China and the World Bank: How Contrasting Development Approaches Affect the Stability of African States
Sep 17, 2019
Kai Gehring, Lennart Kaplan, Melvin H. L. Wong
Kai Gehring, Lennart Kaplan, and Melvin H. L. Wong. 2019. China and the World Bank: How Contrasting Development Approaches Affect the Stability of African States. AidData Working Paper #70. Williamsburg, VA: AidData at William & Mary.
Update: A revised version of this paper has been published in the Journal of Development Economics.
China’s development model challenges the approaches of traditional, Western donors like the World Bank. We argue that both aim at stability, but differ in the norms propagated to achieve that. Using fixed effects and IV estimations, we analyze a broad range of subnational stability measures in Africa. Aid by both the World Bank and China does not increase outright conflict nor any type of citizen protest, on average. Both even reduce outright conflict by governments against civilians. Still, Chinese aid is associated with more government repression and an increased acceptance of authoritarian norms, while World Bank projects strengthen democratic values.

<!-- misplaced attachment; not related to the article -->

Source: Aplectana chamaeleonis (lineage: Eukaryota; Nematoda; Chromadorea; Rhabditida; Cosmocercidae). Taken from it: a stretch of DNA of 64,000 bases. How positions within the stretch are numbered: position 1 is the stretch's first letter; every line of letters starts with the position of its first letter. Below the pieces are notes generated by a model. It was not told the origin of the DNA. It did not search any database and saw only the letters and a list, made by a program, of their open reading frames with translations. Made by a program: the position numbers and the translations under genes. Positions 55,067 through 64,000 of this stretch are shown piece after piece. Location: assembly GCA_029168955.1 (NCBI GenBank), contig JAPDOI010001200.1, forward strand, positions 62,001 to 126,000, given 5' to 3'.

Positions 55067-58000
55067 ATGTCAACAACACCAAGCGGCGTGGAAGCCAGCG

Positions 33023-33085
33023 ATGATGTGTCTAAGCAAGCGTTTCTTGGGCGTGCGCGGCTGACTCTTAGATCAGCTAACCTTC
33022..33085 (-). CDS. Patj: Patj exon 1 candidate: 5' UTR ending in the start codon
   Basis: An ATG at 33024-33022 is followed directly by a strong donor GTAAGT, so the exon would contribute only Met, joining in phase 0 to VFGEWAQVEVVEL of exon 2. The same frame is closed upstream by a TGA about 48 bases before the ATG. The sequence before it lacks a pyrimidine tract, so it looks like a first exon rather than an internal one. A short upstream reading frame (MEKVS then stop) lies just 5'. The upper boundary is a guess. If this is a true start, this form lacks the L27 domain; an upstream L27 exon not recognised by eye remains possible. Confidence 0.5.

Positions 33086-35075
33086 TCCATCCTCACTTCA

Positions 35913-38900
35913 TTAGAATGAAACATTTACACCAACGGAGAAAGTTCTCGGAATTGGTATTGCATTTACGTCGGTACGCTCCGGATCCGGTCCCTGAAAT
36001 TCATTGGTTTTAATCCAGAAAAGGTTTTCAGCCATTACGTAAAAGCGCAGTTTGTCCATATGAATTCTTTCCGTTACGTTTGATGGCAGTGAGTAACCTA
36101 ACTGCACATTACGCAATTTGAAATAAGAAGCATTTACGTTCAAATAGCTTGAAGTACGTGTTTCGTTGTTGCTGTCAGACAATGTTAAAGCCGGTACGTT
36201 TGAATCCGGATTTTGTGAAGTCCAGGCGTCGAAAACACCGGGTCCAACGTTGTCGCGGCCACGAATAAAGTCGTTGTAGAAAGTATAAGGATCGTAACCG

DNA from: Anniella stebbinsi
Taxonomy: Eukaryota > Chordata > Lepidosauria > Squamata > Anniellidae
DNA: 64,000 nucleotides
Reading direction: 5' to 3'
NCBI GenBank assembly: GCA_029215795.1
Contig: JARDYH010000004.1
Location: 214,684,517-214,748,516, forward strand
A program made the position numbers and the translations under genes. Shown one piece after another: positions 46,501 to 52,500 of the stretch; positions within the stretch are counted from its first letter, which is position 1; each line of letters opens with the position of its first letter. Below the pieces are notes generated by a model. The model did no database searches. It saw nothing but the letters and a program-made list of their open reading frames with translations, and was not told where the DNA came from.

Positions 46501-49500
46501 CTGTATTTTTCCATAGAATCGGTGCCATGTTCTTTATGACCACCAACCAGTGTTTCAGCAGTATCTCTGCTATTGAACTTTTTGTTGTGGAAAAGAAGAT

Note: This working paper was first published on March 18, 2019 under the title, Aid and Conflict at the Sub-National Level: Evidence from World Bank and Chinese Development Projects in Africa. That version is archived here: https://www.aiddata.org/publications/aid-and-conflict-at-the-sub-national-level-evidence-from-world-bank-and-chinesedevelopment-projects-in-africa